4. A ULIRG Host Galaxy

The observed optical/near-IR spectral energy distribution (SED) of the host galaxy exhibits a red color of mag ( Vega mag); the less certain color is mag ( Vega mag). There is also noticable steepening between the - and -band filters. These properties are indicative of a Balmer/4000 Å break at (with a range of ) and either an old or dusty stellar population.

Taken in conjunction with the radio detection, the SED is reminiscent of ULIRGs ( L). To investigate this possibility we compare the host galaxy fluxes to the SED111Obtained from the SWIRE Template Library (Polletta et al. 2007). We note that ULIRG templates exhibit some variability, but this will have little effect on the resulting photometric redshift. of the local ULIRG Arp 220. As shown in Figure 3, at a simple scaling of Arp 220 provides a remarkable fit to the data. An elliptical galaxy template (2 Gyr old population; Polletta et al. 2007) at provides a reasonable fit in the optical/near-IR (although it underestimates the observed - and -band fluxes), but cannot explain the radio emission (Figure 3).

At the rest-frame -band absolute magnitude is mag, or in comparison to the -band luminosity function at (Ilbert et al. 2005). The rest-frame -band absolute magnitude is mag ( Vega mag, or ; Caputi et al. 2006b). This luminosity corresponds to a stellar mass of M (using a characteristic mass-to-light ratio of ; Drory et al. 2004). The infrared bolometric luminosity scaled using the SED of Arp 220 is L.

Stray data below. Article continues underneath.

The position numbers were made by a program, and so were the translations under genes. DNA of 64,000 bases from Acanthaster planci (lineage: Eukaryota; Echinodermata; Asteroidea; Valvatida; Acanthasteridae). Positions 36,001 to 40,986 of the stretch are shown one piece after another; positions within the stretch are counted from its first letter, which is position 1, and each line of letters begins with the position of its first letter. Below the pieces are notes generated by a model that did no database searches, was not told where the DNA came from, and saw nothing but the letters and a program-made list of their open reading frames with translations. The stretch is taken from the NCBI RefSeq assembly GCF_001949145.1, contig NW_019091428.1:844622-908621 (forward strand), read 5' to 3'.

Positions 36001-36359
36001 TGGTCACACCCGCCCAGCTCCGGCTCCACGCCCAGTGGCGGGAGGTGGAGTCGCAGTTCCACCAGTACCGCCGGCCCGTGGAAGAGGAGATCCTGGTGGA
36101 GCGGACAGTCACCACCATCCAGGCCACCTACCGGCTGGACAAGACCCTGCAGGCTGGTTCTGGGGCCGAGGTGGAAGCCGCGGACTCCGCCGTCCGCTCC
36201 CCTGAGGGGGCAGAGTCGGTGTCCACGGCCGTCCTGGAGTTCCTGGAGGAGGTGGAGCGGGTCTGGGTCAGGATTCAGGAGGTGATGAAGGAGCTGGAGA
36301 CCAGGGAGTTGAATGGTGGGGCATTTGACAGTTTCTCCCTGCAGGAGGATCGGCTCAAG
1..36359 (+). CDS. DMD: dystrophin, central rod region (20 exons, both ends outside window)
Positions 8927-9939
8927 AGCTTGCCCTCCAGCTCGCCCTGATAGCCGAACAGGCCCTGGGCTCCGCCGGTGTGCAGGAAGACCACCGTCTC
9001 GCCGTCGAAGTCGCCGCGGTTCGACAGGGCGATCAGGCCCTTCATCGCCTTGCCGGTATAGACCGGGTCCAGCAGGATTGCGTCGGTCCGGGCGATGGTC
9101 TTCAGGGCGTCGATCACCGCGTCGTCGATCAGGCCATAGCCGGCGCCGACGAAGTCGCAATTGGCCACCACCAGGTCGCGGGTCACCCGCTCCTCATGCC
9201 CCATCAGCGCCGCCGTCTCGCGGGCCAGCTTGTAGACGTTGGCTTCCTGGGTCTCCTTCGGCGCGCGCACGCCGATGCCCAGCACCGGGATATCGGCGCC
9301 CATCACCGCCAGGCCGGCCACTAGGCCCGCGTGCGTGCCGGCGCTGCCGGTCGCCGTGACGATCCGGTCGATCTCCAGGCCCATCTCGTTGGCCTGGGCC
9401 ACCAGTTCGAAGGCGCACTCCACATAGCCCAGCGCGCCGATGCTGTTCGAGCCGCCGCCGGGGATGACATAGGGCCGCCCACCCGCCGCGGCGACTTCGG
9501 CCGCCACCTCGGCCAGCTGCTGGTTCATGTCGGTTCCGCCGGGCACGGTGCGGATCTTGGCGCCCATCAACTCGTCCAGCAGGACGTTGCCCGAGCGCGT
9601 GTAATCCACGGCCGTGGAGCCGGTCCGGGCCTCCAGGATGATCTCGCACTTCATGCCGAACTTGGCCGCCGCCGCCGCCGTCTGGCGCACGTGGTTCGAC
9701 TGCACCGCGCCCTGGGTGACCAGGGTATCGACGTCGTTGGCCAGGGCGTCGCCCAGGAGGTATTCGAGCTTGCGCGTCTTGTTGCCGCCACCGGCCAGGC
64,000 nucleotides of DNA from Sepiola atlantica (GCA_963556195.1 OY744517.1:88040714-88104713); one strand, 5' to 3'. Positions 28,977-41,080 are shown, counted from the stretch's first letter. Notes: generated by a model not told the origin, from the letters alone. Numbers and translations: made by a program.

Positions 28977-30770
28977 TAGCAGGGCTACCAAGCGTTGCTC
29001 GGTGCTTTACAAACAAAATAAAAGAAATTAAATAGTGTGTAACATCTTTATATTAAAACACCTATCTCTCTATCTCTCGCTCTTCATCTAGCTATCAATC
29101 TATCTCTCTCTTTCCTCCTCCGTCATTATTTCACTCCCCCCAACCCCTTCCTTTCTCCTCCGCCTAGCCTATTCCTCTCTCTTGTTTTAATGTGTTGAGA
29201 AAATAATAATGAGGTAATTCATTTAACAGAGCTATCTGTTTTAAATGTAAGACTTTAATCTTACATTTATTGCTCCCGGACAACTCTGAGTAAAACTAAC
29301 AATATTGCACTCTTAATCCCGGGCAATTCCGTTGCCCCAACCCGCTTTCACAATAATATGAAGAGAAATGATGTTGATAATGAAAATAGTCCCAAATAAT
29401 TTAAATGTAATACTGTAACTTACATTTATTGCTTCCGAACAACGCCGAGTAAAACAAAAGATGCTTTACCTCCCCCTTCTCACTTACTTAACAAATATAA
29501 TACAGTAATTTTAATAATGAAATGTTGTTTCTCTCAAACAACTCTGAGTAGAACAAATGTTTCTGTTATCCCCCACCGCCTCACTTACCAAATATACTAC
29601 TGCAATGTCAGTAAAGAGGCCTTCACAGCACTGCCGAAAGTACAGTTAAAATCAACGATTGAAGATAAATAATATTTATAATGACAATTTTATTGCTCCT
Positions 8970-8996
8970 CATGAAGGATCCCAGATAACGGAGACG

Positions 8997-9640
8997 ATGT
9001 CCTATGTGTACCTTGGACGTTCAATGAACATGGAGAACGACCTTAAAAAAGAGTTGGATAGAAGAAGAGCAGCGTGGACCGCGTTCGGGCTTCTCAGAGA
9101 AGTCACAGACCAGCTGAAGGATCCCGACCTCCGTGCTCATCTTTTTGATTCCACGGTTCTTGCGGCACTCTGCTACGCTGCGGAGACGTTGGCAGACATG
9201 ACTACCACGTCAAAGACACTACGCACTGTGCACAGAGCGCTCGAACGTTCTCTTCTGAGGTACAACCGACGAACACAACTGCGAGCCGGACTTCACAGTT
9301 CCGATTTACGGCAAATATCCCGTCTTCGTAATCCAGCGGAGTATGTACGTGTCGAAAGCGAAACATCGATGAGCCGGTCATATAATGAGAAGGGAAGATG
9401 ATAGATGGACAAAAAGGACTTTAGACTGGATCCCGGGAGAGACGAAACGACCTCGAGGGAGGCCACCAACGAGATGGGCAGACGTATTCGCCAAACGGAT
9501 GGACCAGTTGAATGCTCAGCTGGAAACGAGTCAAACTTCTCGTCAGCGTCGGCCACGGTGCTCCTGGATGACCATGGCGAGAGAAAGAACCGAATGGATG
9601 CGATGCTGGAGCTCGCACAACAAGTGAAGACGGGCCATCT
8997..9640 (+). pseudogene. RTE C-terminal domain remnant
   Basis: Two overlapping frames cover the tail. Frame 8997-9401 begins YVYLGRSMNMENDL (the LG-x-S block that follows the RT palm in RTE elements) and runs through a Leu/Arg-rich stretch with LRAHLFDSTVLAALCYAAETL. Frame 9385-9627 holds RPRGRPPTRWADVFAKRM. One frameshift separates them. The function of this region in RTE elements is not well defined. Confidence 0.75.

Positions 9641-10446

The unobscured star formation rate is inferred from the observed -band ( Å) to be M yr. However, from the observed radio emission we estimate the total star formation rate to be much larger (Yun & Carilli 2002):

(1)

where is the rest frequency, and is the luminosity distance. Assuming that the host stellar mass has been assembled with this star formation rate gives a characteristic age of about Gyr. Using the limit on radio emission from GRB 100206A in Equation 1 we find M yr.

The large star formation rate in the host of GRB 120804A is also expected to produce X-ray emission, with erg s (Watson et al. 2004; Vattakunnel et al. 2012). For the values inferred above we find an expected luminosity of erg s, corresponding to a flux of erg s cm. This is about 55 times lower than the afterglow flux measured with XMM-Newton at d, and hence consistent with a star formation origin for the radio emission.